Government watchdog organizations and former top federal health officials are accusing Senate Republicans of deliberately undercutting the Biden administration's response to the raging coronavirus pandemic by slow-walking the process of confirming Xavier Becerra, the president's nominee to head up the crucial Department Health and Human Services.
The U.S. Covid-19 death toll surpassed 450,000 this week, but the Senate made little progress in advancing Becerra's nomination thanks in large part to Senate Minority Leader Mitch McConnell (R-Ky.) obstruction of a must-pass organizing resolution, a stalling tactic that prevented the new Democratic majority from quickly taking charge of key committees.
"There has never been a more critical need for strong, consistent leadership at our nation's top health agency, and instead Senate Republicans have refused to prioritize this nominee and are signaling that this obstruction and delay might continue."
—Mairéad Lynn, Accountable.US
While the Senate finally passed the resolution on Wednesday, the needless delay caused by McConnell's attempt to protect the archaic legislative filibuster delayed work on Becerra's confirmation; the HHS nominee has yet to have his first confirmation hearing, leaving the key agency without a permanent director.
HHS Deputy Assistant Secretary of Budget Norris Cochran is currently serving as acting head of the agency, which plays a central role in the federal government's response to the pandemic—including crafting public health guidelines and overseeing vaccine distribution.
"Delaying a hearing for the head of Health and Human Services in the middle of a pandemic that has claimed more than 450,000 American lives is negligence in plain sight," Mairéad Lynn, spokesperson for watchdog group Accountable.US's Senate War Room, said in a statement Thursday. "There has never been a more critical need for strong, consistent leadership at our nation's top health agency, and instead Senate Republicans have refused to prioritize this nominee and are signaling that this obstruction and delay might continue."
"American lives are on the line," Lynn added, "and Senate Republicans have a choice: keep shilling for special interests like the drug companies, or let the Biden administration tackle the pandemic head-on and finally get our country back on track."
Politico reported last week that the Senate Health, Education, Labor, and Pensions Committee was forced to push back action on Becerra's confirmation due to the "leadership stalemate over the filibuster."
"The health panel traditionally holds a hearing on the HHS pick before the Senate Finance Committee votes on confirmation. Those plans were disrupted by lengthy haggling over Minority Leader Mitch McConnell's demand that Democrats commit to preserve the filibuster," Politico noted. "The Finance Committee, meanwhile, confirmed that it's received and is now reviewing all of Becerra's required paperwork, but has yet to set a hearing date of its own."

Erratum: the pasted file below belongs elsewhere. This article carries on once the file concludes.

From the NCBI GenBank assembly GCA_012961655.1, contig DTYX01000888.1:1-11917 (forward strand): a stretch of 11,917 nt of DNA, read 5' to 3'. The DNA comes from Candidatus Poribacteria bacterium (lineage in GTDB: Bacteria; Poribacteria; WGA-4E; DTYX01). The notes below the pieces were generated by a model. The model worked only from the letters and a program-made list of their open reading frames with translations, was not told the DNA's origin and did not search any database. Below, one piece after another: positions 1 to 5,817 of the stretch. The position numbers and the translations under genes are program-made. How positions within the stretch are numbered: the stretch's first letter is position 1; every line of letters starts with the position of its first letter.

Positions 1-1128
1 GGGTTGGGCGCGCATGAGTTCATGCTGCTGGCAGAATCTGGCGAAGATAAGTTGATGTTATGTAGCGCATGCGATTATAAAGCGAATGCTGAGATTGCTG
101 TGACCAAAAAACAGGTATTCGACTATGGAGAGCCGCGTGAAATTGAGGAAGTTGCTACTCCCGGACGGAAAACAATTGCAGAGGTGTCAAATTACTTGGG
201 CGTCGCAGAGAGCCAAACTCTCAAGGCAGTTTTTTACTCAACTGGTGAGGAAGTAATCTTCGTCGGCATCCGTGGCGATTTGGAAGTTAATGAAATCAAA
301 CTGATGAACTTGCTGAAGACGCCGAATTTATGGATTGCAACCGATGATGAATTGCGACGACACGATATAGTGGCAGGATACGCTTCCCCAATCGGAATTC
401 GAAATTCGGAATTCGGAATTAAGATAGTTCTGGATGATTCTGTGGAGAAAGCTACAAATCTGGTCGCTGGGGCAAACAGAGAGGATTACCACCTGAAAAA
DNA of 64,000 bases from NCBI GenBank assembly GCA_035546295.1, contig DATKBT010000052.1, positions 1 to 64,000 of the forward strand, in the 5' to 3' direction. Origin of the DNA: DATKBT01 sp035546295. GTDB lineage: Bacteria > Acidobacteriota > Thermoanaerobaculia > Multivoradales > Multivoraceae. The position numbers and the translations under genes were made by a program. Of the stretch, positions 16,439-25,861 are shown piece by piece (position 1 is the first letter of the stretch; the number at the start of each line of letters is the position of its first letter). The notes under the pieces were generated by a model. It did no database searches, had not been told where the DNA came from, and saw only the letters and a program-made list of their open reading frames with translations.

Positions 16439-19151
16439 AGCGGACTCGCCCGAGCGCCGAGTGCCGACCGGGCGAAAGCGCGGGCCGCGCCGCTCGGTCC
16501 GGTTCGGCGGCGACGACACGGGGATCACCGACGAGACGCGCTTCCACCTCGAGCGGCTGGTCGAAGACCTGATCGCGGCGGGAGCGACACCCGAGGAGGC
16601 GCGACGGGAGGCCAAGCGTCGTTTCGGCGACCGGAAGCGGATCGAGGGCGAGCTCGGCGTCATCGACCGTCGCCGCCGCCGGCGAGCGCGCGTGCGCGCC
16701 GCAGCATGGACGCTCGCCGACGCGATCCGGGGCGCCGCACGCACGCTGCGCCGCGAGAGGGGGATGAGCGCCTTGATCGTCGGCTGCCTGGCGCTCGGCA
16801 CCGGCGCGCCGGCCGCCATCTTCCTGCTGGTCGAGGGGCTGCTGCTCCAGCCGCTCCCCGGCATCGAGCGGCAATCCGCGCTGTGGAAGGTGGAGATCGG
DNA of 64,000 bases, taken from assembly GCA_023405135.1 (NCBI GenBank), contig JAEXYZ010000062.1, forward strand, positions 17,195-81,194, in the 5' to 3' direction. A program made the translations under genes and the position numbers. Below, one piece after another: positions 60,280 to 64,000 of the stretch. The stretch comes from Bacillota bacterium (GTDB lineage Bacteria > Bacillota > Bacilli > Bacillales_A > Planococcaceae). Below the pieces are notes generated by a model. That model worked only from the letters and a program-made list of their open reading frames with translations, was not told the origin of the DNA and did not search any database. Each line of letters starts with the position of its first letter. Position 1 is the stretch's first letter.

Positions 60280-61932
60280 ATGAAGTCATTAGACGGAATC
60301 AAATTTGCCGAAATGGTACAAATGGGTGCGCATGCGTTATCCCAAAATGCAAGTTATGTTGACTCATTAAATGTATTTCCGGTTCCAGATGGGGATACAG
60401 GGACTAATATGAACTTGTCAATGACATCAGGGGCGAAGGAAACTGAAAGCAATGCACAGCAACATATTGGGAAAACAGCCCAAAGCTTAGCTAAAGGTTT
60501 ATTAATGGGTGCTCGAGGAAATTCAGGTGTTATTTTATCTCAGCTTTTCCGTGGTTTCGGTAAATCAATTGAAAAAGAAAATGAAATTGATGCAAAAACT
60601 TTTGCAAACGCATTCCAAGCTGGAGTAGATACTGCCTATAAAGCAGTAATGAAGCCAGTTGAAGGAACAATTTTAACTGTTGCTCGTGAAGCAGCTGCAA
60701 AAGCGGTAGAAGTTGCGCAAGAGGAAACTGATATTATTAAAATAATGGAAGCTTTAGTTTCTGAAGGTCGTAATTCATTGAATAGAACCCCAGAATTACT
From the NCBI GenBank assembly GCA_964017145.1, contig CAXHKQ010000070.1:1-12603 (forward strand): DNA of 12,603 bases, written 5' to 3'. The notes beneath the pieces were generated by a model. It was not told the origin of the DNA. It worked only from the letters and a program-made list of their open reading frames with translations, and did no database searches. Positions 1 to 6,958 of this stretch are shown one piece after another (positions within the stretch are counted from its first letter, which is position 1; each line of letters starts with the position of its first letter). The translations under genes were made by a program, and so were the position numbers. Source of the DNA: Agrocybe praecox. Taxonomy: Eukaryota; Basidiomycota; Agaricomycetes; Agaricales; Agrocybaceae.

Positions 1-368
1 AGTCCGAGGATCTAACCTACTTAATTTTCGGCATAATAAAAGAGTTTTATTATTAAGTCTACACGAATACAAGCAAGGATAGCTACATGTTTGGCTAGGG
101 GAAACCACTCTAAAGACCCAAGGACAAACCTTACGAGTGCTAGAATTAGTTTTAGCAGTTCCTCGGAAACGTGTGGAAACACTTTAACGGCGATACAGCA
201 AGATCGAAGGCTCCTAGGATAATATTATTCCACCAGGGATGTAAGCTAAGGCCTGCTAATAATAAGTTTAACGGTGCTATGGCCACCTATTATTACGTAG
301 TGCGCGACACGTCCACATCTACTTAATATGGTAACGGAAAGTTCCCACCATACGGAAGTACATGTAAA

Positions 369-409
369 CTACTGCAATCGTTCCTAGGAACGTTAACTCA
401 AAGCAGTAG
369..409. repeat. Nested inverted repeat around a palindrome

Accountable.US pointed out Thursday that in the 60 days since Biden announced his decision to nominate Becerra for the HHS post in December, "roughly 11,924,100 Americans have been infected with Covid-19 and 169,300 Americans have lost their lives to the virus."
With the Senate impeachment trial of former President Donald Trump likely to consume most of the chamber's attention next week, it is unclear when Becerra will finally receive a hearing—let alone a confirmation vote.
McConnell and other Republicans have publicly signaled that they intend to fight Becerra's confirmation, objecting specifically to his record of support for women's reproductive rights as California's attorney general.
In a floor speech last week, McConnell called Becerra "famously partisan" and claimed that his "recent experience in health policy seems largely limited to promoting abortion on-demand." Sen. John Thune (R-S.D.) recently characterized Becerra as "radically pro-abortion" and complained about the California AG's defense of the Affordable Care Act's contraception mandate.
By contrast, Sen. Patty Murray (D-Wash.)—the number three Senate Democrat and new chair of the chamber's health committee—said after speaking to Becerra in mid-December that he is "an incredibly knowledgeable candidate who has worked for decades to improve the wellbeing of families across the country."
"Given the historic crisis we are facing as a nation and the clear qualifications of this nominee," Murray said at the time, "I'm going to be pushing to make sure Attorney General Becerra receives swift confirmation."
In an op-ed for USA Today last week, former HHS secretaries Kathleen Sebelius and Donna Shalala warned that delaying Becerra's confirmation "means delaying filling all the other key roles under him at HHS that are critical for our pandemic response."
"Without the secretary, we will face a backlog that will slow our national response to this crisis, upend progress already being made, and prevent action when it is needed most," Sebelius and Shalala wrote. "The Senate should move on this nomination as soon as possible and put in place this qualified nominee who can help keep us safe and healthy, end this crisis, and get us back to our lives."
Accountable.US echoed the former secretaries' warnings in a recent report (pdf) stressing that the need for a "fully functional" HHS has "never been greater" as the Covid-19 continues to take thousands of lives per day in the U.S. and new variants spread, potentially complicating the Biden administration's vaccine strategy.
"After inheriting a once-in-a-generation pandemic and botched vaccination plan from the previous administration, President Biden is at risk of going without an HHS secretary for possibly weeks," Accountable.US warned in a statement last week. "The American people have waited long enough for our leaders to take charge of this pandemic. They can't afford further delays."